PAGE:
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I've thought of using the 'cultural' term, but I feel that there is room within that term for many types including theists, who are simply not mainstream/mainline versions of whatever religion they participate in. I think reform judaism, progressive christianity (which can still be a theist practice) could fall under that umbrella. I think the term 'cultural jew/christian' speaks to a certain lack of commitment or fervor. This is why I don't use the term. I participate in ritual regularly, but I don't attribute what I do to anything supernatural. I use religion as an interpretative tool and a form a social mediation, because it is so personally evocative.
that's cool Joan. Neither am I in a contest, really.

I anticipate that any definition of religion is going to be problematic, really - because the experience of it is so diverse.

I haven't read it, but Bo Bennett has a book called "The Concept:  Introduction to Christian Nontheism". 

"Atheism" encompasses a lot, from the general not believing in the supernatural at all, to the specific (and probably linguistically more correct) not believing in a theistic god.  If you use the specific definition, then you are open to believing in other forms of supernatural entities (deism, etc.), although you should probably resign yourself to having to make long eye-glazing explanations every time you describe yourself as a religious atheist.  

As an aside, I am all for qualifying "atheist".  Qualification implies some level of complexity and nuance over the popular idea that atheism just means "belief that god does not exist".  But I am looking for something catchier than "agnostic atheist humanist"

I like made up words. I will have to think about "Potentialist"; it may do the job for me ... on the other hand, it is too positive and I want to be negative, mean, hateful, judgmental, "don't get in my face" kind of not-enough-evidence-there-is-a god.

Write4U, you have me there: " creating a lack of belief (an emotional void) is more difficult than to offer a logical alternative which fills the void."

I also remember the "human potential movement" and how helpful that was for me to look to myself for definition instead of accepting others' definition of me. 

Truthfully, my goal is to settle down my volcanic anger against religion and instead  put something of value in its place. 

 "belief that god does not exist", does not fit my experience. I would say, "I find no compelling evidence god exists." If evidence showed up, I would say, "OK, issue closed."

Yes, I think that is the stance of most atheists.  However, the average person-on-the-street would triumphantly announce, with the certainty that only ignorance allows, that you are then an agnostic, not an atheist. 

agnostic isn't strong enough for my taste. If I were to qualify my stance, I would take the anti-theist path. 

mkwalker, write4U, and FreeThinker are all in the neighbourhood to what I mean by religious atheist.

I follow the stories of my tradition, but what the stories mean to me is not supernatural, I do regard my personal interpretation of what the stories signify as sacred, not because someone outside or imaginary told me...but because it's how I choose to express my deepest values.

As an example, I remember a scientist who discovered that some iceberg had carved out a path somewhere during the ice age, but that the indigenous communities had a story in their mythology about that same incident for hundreds of years. It would have sounded like 'woo' to the scientist, had he not done his own research, but it was true.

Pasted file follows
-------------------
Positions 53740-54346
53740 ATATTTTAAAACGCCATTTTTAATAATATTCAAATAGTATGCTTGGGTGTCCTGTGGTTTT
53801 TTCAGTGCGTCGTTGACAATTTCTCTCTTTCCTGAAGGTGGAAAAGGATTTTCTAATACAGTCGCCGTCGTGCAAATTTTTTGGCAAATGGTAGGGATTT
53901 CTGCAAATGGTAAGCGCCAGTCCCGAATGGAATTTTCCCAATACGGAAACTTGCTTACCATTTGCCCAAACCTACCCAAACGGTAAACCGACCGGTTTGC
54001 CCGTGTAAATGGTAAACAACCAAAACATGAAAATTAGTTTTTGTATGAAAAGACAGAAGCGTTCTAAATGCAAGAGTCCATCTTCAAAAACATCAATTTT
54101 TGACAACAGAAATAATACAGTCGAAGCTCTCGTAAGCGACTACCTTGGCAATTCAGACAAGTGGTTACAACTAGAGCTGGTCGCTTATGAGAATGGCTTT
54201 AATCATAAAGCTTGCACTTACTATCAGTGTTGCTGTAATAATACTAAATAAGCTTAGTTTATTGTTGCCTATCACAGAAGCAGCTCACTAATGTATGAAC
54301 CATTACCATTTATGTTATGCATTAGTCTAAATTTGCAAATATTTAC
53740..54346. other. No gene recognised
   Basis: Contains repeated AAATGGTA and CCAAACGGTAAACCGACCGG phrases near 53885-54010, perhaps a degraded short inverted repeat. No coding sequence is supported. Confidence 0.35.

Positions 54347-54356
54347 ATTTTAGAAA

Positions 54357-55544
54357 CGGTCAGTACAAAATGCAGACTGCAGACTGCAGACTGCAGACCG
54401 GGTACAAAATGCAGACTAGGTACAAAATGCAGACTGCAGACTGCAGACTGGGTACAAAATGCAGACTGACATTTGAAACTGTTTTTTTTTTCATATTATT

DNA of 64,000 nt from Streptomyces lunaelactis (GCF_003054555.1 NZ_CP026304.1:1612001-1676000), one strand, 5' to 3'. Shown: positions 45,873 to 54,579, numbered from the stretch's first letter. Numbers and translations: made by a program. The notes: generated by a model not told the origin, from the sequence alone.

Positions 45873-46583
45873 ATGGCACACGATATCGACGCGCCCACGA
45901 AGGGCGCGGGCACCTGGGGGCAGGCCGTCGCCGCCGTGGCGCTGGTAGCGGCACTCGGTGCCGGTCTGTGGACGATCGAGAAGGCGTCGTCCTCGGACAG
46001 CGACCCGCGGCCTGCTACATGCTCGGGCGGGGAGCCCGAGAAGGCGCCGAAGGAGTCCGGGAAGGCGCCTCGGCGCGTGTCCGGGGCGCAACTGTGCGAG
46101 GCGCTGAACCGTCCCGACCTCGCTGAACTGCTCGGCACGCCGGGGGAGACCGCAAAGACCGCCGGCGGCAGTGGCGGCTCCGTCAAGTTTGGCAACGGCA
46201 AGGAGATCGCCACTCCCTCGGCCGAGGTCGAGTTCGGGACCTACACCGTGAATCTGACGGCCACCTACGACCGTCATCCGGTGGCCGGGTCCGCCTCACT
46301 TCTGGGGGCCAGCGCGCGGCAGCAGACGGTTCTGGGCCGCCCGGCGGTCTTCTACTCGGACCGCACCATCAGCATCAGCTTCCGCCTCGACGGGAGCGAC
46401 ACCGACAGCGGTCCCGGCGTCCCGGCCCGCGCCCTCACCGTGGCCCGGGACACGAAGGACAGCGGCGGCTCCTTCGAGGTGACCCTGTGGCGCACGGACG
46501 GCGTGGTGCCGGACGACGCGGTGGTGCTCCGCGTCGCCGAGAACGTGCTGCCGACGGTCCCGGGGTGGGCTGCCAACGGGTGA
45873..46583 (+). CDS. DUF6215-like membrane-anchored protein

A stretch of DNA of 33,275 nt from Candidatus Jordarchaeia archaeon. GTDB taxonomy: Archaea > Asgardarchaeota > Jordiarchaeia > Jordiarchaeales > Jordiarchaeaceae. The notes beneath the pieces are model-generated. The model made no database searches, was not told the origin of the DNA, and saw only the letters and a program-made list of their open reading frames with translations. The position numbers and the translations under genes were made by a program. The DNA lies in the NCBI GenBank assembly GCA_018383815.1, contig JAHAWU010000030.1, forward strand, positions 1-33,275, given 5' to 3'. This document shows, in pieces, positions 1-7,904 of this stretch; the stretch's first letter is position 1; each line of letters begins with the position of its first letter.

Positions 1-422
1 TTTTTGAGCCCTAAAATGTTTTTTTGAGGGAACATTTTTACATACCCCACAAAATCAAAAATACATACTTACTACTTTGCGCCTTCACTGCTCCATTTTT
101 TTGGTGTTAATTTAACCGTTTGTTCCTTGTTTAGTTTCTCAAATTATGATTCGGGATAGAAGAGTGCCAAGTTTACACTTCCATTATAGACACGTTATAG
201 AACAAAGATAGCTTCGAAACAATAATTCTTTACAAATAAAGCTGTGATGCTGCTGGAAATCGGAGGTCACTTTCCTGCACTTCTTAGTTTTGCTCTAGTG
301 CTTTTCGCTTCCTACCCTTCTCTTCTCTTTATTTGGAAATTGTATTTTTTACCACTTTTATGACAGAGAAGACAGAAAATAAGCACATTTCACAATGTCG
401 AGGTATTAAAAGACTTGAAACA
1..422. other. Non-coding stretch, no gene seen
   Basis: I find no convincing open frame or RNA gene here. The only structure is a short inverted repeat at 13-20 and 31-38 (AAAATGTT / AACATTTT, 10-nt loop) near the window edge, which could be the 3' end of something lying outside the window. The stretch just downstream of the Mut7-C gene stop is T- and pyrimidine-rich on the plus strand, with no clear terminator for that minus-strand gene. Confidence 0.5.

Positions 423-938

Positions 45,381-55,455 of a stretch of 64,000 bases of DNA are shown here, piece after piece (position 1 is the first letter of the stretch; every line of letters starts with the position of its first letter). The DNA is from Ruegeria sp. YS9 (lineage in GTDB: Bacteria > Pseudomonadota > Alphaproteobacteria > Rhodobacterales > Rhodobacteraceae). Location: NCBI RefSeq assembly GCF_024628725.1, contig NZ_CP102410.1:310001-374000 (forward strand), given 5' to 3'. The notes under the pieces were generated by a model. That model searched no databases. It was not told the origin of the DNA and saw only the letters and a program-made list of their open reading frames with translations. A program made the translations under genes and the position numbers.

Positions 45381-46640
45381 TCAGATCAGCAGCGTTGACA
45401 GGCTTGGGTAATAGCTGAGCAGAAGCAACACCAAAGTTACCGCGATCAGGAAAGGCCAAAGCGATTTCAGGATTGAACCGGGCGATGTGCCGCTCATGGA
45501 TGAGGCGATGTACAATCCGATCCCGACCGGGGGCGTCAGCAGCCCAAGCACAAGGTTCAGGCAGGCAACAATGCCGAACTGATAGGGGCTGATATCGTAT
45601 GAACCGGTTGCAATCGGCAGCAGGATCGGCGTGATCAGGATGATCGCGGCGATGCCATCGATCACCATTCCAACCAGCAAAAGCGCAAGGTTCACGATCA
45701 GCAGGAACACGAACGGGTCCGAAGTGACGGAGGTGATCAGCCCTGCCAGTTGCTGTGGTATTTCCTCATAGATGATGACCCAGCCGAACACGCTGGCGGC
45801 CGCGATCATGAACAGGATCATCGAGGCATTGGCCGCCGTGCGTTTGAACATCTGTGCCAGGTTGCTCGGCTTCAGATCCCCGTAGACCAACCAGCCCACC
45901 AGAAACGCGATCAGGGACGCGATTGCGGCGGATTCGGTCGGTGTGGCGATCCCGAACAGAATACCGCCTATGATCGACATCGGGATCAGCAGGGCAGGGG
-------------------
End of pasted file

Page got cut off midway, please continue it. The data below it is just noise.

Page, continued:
Religion is like that for me, it expresses the history of natural and historical events, as well as shared moral 'truths', values, proverbs, etc. So when I say I 'worship God', that's really just a way of saying 'this narrative expresses values that are central to my life'.

The narratives are also spiritually edifying. I'm not suggesting that satisfying experiences can't be found in science, but because of my personal history, family connections, cultural heritage, science just can't replace the meaning that religion allows me to express and explore. But no woo. Religion could never get me to drink the kool-aid.

When a bee gets up in the morning, hunts for flowers to poke its nose into, flutters from flower to flower and  it does not say, "I must do the work of the lord!" It does what bees do and in the process pollination occurs. 

When a robin gets up in the morning, it sings, looks for worms, listens for worm or bug sounds, digs it out, eats it or takes it to babies, runs across the ground, poops, listens, pecks, pulls, eats and carries food back to the nest. It does what robins do and in the process carries on the processes of life, giving birth and caring for young, dies and returns to the earth, perhaps through the mouth of a cat. 

When a cat gets up in the morning ... well, you get the idea. 

When a person gets up in the morning ... 

In my humble opinion, life has no meaning or purpose other than how we give expression to our lives and how we attend to our consciousness, now; not how we did it or someone else did it, or how we will do it; Life has meaning in the here and now. That is all. There is no reward or no punishment in some other realm. 

For me, flourishing is the issue! Are the things I think, believe, say, and do, empowering me and those around me? Do I have the strength to stand publicly and defy abuse, delusions, denial, domination, exploitation, manipulation? 

I would second Annet's Alain de Botton recommendation.




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